Feral swine brucellosis in the United States and prospective genomic techniques for disease epidemiology

Owen P. Leiser, Joseph L. Corn, Brandon S. Schmit, Paul S Keim, Jeffrey T Foster

Research output: Contribution to journalArticle

21 Citations (Scopus)

Abstract

Brucellosis is a common infection of feral swine throughout the United States. With the recent expansion of feral swine populations across the country, this disease poses an increasing threat to agriculture and hunters. The standard approach to Brucella surveillance in feral swine has been serological testing, which gives an indication of past exposure and is a rapid method of determining populations where Brucella is present. More in-depth analyses require bacterial isolation to determine the Brucella species and biovar involved. Ultimately, for a comprehensive understanding of Brucella epizootiology in feral swine, incorporation of genotyping assays has become essential. Fortunately, the past decade has given rise to an array of genetic tools for assessing Brucella transmission and dispersal. This review aims to synthesize what is known about brucellosis in feral swine and will cover prospective genomic techniques that may be utilized to develop more complete understanding of the disease and its transmission history.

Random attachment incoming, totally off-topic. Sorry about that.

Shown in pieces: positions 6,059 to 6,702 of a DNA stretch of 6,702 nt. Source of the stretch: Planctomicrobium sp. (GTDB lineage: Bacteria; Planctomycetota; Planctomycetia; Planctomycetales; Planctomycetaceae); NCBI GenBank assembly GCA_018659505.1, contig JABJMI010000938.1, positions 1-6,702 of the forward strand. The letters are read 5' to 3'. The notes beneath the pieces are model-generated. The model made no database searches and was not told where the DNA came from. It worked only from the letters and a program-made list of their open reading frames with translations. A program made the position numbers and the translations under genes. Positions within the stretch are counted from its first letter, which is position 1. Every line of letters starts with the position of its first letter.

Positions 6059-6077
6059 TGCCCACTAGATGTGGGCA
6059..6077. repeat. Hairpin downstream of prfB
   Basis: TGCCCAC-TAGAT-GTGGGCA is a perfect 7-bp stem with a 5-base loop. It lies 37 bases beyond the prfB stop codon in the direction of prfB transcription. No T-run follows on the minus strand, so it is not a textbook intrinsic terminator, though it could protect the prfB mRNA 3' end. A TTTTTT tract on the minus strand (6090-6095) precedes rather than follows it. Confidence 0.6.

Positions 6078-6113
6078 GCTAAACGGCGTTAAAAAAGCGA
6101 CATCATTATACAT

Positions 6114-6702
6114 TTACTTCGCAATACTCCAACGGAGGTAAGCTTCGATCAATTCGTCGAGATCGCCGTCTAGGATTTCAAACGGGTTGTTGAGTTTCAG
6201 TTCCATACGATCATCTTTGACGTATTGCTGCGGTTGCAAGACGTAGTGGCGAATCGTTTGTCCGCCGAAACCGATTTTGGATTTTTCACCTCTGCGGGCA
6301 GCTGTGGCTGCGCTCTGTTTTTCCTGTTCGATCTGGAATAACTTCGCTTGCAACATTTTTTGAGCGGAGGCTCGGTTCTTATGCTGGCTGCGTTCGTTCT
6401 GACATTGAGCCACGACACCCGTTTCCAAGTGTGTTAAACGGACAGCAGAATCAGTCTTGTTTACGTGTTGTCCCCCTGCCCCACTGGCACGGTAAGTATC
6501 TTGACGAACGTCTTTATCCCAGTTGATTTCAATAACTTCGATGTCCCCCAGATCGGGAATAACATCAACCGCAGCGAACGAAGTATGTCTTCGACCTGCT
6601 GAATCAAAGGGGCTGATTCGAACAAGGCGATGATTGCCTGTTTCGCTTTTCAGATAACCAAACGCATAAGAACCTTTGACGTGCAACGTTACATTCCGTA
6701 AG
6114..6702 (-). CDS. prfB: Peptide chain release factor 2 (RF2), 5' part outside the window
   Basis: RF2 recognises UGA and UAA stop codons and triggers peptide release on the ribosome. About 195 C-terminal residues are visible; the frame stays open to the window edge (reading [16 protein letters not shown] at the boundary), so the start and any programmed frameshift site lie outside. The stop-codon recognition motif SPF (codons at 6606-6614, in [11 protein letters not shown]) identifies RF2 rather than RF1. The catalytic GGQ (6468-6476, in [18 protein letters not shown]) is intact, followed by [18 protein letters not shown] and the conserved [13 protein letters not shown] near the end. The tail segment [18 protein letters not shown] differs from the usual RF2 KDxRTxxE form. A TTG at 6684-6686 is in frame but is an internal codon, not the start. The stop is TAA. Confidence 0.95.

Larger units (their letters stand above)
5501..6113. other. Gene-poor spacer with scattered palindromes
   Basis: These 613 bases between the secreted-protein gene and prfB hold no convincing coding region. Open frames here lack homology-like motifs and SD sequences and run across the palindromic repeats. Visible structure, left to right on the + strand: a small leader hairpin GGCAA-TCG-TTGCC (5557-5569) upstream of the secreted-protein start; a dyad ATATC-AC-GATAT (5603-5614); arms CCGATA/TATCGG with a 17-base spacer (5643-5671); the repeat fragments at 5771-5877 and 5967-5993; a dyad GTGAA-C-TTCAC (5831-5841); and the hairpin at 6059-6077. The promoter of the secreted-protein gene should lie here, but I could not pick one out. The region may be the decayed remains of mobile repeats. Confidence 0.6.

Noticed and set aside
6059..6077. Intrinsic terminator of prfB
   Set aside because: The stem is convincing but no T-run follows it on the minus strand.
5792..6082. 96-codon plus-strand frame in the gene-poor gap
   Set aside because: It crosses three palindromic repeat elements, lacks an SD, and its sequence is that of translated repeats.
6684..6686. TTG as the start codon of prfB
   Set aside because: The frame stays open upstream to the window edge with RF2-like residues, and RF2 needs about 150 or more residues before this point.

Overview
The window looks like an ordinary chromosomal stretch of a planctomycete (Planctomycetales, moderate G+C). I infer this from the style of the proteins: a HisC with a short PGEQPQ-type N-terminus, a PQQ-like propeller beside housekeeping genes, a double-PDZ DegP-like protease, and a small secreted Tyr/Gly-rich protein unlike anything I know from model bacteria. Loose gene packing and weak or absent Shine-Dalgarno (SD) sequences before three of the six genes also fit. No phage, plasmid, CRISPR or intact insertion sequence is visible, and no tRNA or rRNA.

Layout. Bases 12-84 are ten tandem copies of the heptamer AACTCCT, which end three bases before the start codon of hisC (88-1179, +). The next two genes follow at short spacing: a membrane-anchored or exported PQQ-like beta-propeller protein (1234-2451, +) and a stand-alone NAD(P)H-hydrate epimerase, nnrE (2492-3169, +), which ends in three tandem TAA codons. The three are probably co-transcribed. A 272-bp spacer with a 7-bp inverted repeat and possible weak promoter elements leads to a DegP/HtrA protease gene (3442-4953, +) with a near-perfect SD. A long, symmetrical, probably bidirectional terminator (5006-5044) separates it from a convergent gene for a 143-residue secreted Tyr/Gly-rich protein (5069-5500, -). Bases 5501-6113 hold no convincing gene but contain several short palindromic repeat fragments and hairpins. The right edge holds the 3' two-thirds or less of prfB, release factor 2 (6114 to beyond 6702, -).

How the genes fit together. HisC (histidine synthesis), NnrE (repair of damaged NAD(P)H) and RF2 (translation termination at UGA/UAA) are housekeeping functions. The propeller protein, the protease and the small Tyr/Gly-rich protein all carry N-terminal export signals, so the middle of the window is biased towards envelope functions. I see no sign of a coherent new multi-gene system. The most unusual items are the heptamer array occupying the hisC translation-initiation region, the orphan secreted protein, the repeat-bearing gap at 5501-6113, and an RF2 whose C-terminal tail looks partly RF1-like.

Original languageEnglish (US)
Pages (from-to)1-10
Number of pages10
JournalVeterinary Microbiology
Volume166
Issue number1-2
DOIs
StatePublished - Sep 27 2013

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Brucella
Brucellosis
brucellosis
epidemiology
Epidemiology
Swine
genomics
swine
methodology
Agriculture
rapid methods
genotyping
Population
History
feral
agriculture
history
monitoring
assays
Infection

Keywords

  • Brucellosis
  • Epidemiology
  • Feral swine
  • Genomics
  • Next generation sequencing

ASJC Scopus subject areas

  • Microbiology
  • veterinary(all)

Cite this

Feral swine brucellosis in the United States and prospective genomic techniques for disease epidemiology. / Leiser, Owen P.; Corn, Joseph L.; Schmit, Brandon S.; Keim, Paul S; Foster, Jeffrey T.

In: Veterinary Microbiology, Vol. 166, No. 1-2, 27.09.2013, p. 1-10.

Research output: Contribution to journalArticle

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